From a business POV I don't blame the guy. However... in my mind if they could process the transaction and get it on the way before signing I don't see how it would be any different to Harmon saying that if a 4473 is in process for a banned rifle/pistol it can proceed.

  5. On 1/9/2023 at 7:54 PM, South Side 27 said:

    As far as new magazines. No way to prove when they were acquired or serial numbers. What would stop someone from driving to WI or IN to  a retailer and buying them in person? Will they be checking ID to make sure you are not an IL resident?

    Brick & mortar retailers in other states don't care. They'll sell you as many as you want.

  6. On 1/9/2023 at 9:17 AM, Jeffrey said:

    I was in a LGS over the weekend for a couple hours of range time along with a tire kicking session.  Bossy lady was with so nothing fun to be bought.  I never heard a single individual discuss what is currently going on until a brief convo I made with a random dude.  Even he didn't seem interested.  I did hear the RSO complain to the group of kids next to me how they just bought the Glock he wanted and how p***** he was that it wasn't his.  He still made time to put a mag downrange assuming while still working as the RSO.  Unless you're an ISRA member who actually reads the emails or you visit here, chances are great that everyone else has zero clue as to what is currently happening.  Why don't more gun stores get involved?

    It's frightening how many people are unaware of the minutia of the bill. Some poor soul who doesn't follow the politics with a CCL and a 17 round mag + spare will get pulled over for speeding or something else, as a courtesy let the LEO know they are carrying, and for one reason or another the LEO will learn they are in violation and the preson will be charged and fined. 

  7. On 1/8/2023 at 8:53 PM, DaveIL said:

    dont be mad if I post this in the wrong area but whats up with this? Or is this addressed elsewhere?


    I imagine it's a case of "we'll not require you to give us serial #s for those evil assault weapons but in exchange you have to agree to no more private transfers 6 months sooner" to make it more palatable.

  8. On 7/4/2022 at 1:34 PM, SiliconSorcerer said:

    Or they just put it on the other side. 

    I just don't get it and AR has lots of space on it.  Unless there's a it's got to be right here and there is one already.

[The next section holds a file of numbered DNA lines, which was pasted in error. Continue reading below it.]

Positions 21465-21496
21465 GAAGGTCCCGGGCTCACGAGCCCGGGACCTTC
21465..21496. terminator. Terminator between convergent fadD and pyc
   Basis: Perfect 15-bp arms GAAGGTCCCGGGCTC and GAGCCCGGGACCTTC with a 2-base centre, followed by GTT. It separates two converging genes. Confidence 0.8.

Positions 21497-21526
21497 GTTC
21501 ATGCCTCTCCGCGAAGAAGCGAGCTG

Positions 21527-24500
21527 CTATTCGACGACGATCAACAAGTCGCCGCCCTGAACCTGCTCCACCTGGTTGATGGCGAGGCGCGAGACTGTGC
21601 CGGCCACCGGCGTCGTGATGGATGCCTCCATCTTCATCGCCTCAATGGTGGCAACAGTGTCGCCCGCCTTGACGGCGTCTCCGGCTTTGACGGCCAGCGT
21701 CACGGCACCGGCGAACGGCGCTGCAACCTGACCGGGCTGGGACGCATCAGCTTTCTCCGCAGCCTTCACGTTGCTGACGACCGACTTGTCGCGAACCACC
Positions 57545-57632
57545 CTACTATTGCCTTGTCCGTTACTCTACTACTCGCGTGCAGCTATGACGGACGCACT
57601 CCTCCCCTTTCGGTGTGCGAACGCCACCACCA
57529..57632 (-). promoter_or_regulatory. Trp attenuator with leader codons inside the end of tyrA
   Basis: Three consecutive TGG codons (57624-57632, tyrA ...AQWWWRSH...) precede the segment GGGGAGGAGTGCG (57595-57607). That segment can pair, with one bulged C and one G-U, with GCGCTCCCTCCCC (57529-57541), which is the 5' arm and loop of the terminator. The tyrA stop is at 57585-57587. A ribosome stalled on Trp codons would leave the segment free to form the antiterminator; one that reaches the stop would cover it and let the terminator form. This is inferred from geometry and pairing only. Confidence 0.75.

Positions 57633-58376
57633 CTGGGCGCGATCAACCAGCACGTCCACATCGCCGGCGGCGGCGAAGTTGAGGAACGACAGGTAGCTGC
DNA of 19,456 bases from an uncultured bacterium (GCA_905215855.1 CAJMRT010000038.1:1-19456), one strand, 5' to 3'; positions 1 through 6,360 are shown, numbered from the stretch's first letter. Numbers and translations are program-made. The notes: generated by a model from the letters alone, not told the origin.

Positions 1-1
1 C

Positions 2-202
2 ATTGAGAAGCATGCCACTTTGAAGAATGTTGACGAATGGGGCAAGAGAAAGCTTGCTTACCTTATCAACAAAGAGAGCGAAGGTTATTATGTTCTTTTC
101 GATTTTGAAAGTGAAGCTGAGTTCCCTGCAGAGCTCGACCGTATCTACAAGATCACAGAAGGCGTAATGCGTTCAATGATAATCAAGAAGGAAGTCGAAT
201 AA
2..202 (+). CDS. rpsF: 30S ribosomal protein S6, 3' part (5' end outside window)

In this section of HB4383 (https://www.ilga.gov/legislation/publicacts/fulltext.asp?Name=102-0889) it says "undetectable firearms", aka polymer type, have to have serial on a steel plaque (P80 frame in pic below, lower right). Pistol P80s & the like have one embedded in the dust cover but it's not very big. SIG P320 fcu (yes there are 80% SIGs too) available area is even smaller although the whole fcu is steel. If one has already serialized their 80 frame/receiver there's no room for more. If it's a metal gun like 1911 or AR series there's room to put wherever desired but what happens when a firearm now has 2 serial #s? If an individual obliterated an existing self applied serial to then apply one conforming to state/fed "ghost gun" requirements does that not open a huge can of worms?



     (f) Unserialized unfinished frames or receivers and
    unserialized firearms serialized pursuant to this Section
    shall be serialized in compliance with all of the following:

            (1) An unserialized unfinished frame or receiver and
        unserialized firearm shall be serialized by a federally
        licensed firearms dealer or other federal licensee
        authorized to provide marking services with the licensee's
        abbreviated federal firearms license number as a prefix
        (which is the first 3 and last 5 digits) followed by a
        hyphen, and then followed by a number as a suffix, such as
        12345678-(number). The serial number or numbers must be
        placed in a manner that accords with the requirements
        under federal law for affixing serial numbers to firearms,
        including the requirements that the serial number or
        numbers be at the minimum size and depth, and not
        susceptible to being readily obliterated, altered, or
        removed, and the licensee must retain records that accord
        with the requirements under federal law in the case of the
        sale of a firearm. The imprinting of any serial number
        upon a undetectable firearm must be done on a steel plaque
        in compliance with 18 U.S.C. 922(p).